The possibility of Lusher Charter School expanding into the shuttered former Uptown site of the New Orleans Center for Creative Arts brings mixed feelings in the surrounding neighborhood, and the balance of opinion may rest on whether local children could gain attendance privileges to the popular school.
The Orleans Parish School Board had previously put the old NOCCA building up for auction, but it failed to draw a legally high-enough bid, Upper Hurstville Neighborhood Association president Karen Duncan told a crowd of more than 50 residents at a Sunday evening meeting. The law was then changed to allow the school board to sell it for less, but before a second auction could be held, Lusher Charter School expressed interest in expanding to the site and asked the school board for time to study the possibility, Duncan said.
“A lot of people will be happy to see Lusher expanding” and to see the site returned to life, Duncan said, but immediate neighbors to the campus have concerns about traffic and the impact on property values on the area.
One serious point of concern at the meeting was the fact that Upper Hurstville is well outside of Lusher’s attendance district, which is on the opposite side of St. Charles Avenue and the universities. That fact was not included on a opinion survey the neighborhood has started circulating, as Duncan said neighborhood officials didn’t want to sound like they were introducing a slant against the school.
Some audience members Sunday afternoon, however, said that information made them essentially want their surveys back, as their initial support for Lusher moving in to NOCCA was based on a mistaken assumption that the school district lines would follow. If Upper Hurstville became part of the coveted Lusher district, not only could residents send their children there, but property values would likely increase – rather than decrease because of the impacts of the school, they said.
“If my neighborhood doesn’t carry the benefit, why would I support it?” asked audience member Sebastian Boegershausen.
Duncan said that the school district boundaries are written into Lusher’s charter, and for that reason, she doubted it could be changed. In the meantime, Upper Hurstville needs to develop an official stance on the school. “We have to come up with an opinion pretty soon, and I don’t think the district is going to change in 90 days,” Duncan said.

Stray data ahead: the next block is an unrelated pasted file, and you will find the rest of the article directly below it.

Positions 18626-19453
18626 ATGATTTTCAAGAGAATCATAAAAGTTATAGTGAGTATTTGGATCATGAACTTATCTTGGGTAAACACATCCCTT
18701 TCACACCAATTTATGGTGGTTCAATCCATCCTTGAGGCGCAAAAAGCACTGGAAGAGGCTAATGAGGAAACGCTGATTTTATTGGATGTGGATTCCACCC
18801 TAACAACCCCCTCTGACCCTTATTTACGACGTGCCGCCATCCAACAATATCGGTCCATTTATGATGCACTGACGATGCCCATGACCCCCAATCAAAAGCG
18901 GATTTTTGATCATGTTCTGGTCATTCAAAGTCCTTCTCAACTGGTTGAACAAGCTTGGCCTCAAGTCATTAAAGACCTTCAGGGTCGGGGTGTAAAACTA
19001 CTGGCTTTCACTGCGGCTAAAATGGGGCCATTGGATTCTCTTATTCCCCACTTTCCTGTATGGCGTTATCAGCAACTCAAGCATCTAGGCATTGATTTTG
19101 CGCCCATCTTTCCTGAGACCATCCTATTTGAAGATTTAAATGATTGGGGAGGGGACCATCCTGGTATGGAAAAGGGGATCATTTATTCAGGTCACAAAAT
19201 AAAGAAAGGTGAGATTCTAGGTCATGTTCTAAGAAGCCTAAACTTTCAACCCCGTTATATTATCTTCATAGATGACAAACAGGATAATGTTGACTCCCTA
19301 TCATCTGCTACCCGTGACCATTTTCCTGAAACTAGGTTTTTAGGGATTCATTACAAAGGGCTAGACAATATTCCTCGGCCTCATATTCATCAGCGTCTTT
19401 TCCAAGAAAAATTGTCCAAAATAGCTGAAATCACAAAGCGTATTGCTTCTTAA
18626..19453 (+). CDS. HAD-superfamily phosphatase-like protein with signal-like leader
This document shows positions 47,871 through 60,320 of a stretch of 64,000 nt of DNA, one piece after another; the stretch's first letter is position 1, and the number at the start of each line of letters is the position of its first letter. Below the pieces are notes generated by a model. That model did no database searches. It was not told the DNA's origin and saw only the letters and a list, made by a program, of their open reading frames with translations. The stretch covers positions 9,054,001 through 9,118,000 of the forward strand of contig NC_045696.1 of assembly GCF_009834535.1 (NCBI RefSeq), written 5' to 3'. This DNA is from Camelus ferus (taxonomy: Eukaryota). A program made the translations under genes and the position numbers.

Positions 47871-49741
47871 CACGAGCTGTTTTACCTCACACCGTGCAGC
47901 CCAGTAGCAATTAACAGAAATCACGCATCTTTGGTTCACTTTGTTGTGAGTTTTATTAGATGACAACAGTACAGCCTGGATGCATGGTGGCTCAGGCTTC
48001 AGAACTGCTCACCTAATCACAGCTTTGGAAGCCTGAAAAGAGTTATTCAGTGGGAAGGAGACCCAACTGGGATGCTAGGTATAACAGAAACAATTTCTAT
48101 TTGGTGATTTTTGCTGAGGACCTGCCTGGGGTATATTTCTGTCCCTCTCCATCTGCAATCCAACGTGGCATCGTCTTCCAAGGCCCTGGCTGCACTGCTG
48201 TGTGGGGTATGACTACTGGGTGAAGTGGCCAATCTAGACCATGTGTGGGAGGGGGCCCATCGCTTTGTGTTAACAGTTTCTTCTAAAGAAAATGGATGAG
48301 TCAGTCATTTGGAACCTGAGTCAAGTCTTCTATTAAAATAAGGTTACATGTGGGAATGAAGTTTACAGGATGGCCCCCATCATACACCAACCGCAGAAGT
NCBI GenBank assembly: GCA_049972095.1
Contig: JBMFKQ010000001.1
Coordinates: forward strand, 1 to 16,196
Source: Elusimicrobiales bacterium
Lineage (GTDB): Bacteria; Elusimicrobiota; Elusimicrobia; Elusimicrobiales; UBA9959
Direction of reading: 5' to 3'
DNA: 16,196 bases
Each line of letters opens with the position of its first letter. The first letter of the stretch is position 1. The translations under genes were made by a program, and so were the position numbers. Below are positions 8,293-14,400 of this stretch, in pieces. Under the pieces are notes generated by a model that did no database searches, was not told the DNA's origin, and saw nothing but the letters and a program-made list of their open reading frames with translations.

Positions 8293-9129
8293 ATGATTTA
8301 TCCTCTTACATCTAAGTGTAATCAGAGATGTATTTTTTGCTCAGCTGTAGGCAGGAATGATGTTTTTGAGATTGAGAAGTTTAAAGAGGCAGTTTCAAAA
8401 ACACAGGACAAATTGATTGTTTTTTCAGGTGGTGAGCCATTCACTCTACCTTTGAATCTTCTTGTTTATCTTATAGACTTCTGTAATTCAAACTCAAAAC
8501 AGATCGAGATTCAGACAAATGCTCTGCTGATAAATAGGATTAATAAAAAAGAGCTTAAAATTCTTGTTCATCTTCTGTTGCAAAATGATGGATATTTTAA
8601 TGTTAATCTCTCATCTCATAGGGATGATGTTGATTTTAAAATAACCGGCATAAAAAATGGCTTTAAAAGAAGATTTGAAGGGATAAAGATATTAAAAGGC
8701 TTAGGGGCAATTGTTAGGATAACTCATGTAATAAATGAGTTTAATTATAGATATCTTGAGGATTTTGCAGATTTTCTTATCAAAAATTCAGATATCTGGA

State Rep. Neil Abramson, however, said he would research whether Lusher’s district boundaries can be changed, and whether the legislature has a role to play.
“I’ll find out,” Abramson said. “It sure makes sense that if school moves into an area, then the neighborhood should be in its district.”
Lusher’s interest remains tentative — partially based on what the school can find funding for, among other factors — and its board may yet decide to walk away from the old NOCCA site, Duncan said. For that reason, the neighborhood has also assembled an informal “non-Lusher” committee to study likely impacts of other uses for the land.
Condominiums are frequently mentioned, but they would require an extensive zoning and approval process through the city – not to mention the dramatic renovations the asbestos-ravaged building requires – so their likelihood remains low. The “highest and best use” of the site, committee members said, would be for the NOCCA building to be demolished and a dozen or fewer single-family homes to be built on the block in its place.
The second auction of the NOCCA site had apparently drawn quite a bit of interest from developers prior to being postponed, so there may be other ideas out there for it, Duncan said. But Lusher has first refusal, and she said she expects their decision could come in October.
“At some point, Lusher will say ‘yea’ or ‘nay,’ and then we’ll know,” Duncan said. “If it has to be a school, we want it to be a school we can negotiate with. We have reason to believe that Lusher is that kind of school.”
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